Where's the humanity?
Senior Solutions Consultant at Kineo US
At its core, elearning is really about helping people. Through the countless elearning programs created every year, elearning practitioners help people to gain new insight and understanding, do their jobs better, advance their careers, nurture the plant, and take care of their families.
Unfortunately, a lot of elearning falls short of the helping people mark. Instead, it locks people into a boring procession of pages, the only salvation for which is the blinking next button. The zombies take over in the design. And learners emerge from the far end feeling like the living dead.
Here are three simple ways you can stop the horror and put the humanity back into your e-learning programs.
1. Start with the learner, not the content
Oh, the number of elearning project kick-off meetings that have begun with the ceremonial passing of the stack of binders! Stop the madness, please!
Instead, start with an understanding of the learner. What is their starting point? Where do they need to go? What do you want them to be able to do at the end of the program?
If what you really need them to walk away with is an understanding – that there’s a process in place and that they should call the Process Department with questions – well, that’s a really different e-learning program than one that walks them line by line through the 30-step process.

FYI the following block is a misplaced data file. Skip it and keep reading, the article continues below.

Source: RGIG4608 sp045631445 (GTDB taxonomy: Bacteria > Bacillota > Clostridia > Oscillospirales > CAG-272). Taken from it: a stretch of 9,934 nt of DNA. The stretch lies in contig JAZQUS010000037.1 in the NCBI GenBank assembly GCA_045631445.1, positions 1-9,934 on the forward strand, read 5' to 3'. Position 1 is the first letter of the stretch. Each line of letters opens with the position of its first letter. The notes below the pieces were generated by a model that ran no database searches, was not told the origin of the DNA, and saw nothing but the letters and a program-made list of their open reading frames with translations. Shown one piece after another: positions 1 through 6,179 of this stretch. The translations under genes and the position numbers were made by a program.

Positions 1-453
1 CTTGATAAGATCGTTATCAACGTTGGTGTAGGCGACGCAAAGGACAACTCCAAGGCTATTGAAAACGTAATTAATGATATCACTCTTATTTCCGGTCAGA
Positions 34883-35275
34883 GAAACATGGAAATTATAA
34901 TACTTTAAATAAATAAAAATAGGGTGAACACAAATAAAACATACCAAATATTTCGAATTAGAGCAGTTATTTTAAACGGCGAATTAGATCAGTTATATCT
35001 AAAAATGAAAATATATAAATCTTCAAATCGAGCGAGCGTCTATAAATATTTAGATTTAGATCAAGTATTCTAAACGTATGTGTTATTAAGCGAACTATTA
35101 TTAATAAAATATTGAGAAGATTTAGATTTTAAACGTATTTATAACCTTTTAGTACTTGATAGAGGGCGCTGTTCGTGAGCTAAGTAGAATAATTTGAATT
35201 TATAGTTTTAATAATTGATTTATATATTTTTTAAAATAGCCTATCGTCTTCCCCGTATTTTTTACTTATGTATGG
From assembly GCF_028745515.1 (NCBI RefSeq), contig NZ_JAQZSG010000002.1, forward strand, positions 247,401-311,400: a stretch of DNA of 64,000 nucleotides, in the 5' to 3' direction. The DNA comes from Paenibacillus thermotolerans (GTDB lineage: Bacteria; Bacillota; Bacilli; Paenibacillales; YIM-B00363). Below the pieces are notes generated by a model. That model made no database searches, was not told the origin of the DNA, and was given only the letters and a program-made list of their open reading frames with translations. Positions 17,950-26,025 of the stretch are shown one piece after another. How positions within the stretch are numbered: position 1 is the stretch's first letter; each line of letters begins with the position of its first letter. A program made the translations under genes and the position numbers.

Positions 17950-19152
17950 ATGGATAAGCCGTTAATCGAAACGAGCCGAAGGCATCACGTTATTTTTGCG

Get out to see those learners as much as your project will allow. On a recent project for M&S Cafés in the UK, we spent the first part of the project not studying procedure manuals, but in the cafés, observing, listening, and seeing what it was like to do the job. Once you’ve looked the learner in the eye, you can’t forget that you’re designing for them.
2. Get emotional
Pull at heartstrings, invoke curiosity, and connect with learners at a visceral level. You’ve been to the movies, right? What works there is what works in e-learning. Emotions make us human – and they make your content more memorable. Inject some humanity with real stories and examples. Don’t be afraid to take risks – better to be pulled back, than never to push at all. I think Jimi Hendrix said that. Or would have said it, if he had remembered.
3. Watch your tone
The people out there working through your programs? They’re not robots. So stop writing like one.
Pop quiz: Which of the following sounds more like something a robot might say?
A. Negotiating effectively is an important skill that we all use on a daily basis.
B. When was the last time you negotiated something? Maybe it was more recently than you think…
Keep your writing light and conversational. Be direct and engaging. Write as if you’re having a conversation with someone who’s every bit as intelligent and busy as you are. When you talk to the learner, adult to adult they just might listen.
So, there you have it. Three quick tips for putting the humanity back into elearning. Remember, it’s always about the people, people!